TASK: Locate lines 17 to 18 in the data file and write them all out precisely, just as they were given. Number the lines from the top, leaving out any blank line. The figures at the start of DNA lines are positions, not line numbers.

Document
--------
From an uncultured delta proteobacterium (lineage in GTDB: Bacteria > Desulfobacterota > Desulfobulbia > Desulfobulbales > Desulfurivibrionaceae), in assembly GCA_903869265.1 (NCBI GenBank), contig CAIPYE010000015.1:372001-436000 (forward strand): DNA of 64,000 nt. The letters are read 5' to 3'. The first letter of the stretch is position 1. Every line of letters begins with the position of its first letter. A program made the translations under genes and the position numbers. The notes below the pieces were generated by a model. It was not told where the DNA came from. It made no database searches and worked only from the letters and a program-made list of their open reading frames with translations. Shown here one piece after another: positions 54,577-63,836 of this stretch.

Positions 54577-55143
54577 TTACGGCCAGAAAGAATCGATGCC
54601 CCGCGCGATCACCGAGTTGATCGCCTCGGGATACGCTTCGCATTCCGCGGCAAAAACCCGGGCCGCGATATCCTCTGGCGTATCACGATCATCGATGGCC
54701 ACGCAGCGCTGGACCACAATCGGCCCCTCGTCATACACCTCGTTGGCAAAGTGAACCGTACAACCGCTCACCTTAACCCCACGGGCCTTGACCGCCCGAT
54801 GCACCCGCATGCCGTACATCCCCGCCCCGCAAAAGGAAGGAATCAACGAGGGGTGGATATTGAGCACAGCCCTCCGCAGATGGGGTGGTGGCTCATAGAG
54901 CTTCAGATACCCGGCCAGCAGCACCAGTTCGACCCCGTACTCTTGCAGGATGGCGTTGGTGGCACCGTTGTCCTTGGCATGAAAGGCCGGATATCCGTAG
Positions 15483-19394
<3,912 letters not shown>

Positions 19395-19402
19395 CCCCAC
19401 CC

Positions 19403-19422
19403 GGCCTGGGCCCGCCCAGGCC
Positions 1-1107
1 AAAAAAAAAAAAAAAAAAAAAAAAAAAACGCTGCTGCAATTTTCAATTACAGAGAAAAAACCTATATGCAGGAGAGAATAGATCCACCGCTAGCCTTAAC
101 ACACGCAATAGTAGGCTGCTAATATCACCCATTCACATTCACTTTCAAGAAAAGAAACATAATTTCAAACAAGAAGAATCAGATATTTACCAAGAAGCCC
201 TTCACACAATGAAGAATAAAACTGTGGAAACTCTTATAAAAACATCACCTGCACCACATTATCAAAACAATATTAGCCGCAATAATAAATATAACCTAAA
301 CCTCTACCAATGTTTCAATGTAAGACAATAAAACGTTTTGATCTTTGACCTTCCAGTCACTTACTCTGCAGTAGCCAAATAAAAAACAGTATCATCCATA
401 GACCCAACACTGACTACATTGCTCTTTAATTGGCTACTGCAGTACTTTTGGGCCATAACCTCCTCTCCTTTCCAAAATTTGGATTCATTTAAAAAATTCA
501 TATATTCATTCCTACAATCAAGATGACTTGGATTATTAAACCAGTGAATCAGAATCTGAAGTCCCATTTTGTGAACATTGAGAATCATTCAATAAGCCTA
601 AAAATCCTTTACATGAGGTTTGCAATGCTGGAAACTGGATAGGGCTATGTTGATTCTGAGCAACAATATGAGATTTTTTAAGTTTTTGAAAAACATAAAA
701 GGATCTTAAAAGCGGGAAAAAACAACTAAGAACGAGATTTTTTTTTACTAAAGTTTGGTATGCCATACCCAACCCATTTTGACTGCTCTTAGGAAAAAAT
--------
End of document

101 ACACGCAATAGTAGGCTGCTAATATCACCCATTCACATTCACTTTCAAGAAAAGAAACATAATTTCAAACAAGAAGAATCAGATATTTACCAAGAAGCCC
201 TTCACACAATGAAGAATAAAACTGTGGAAACTCTTATAAAAACATCACCTGCACCACATTATCAAAACAATATTAGCCGCAATAATAAATATAACCTAAA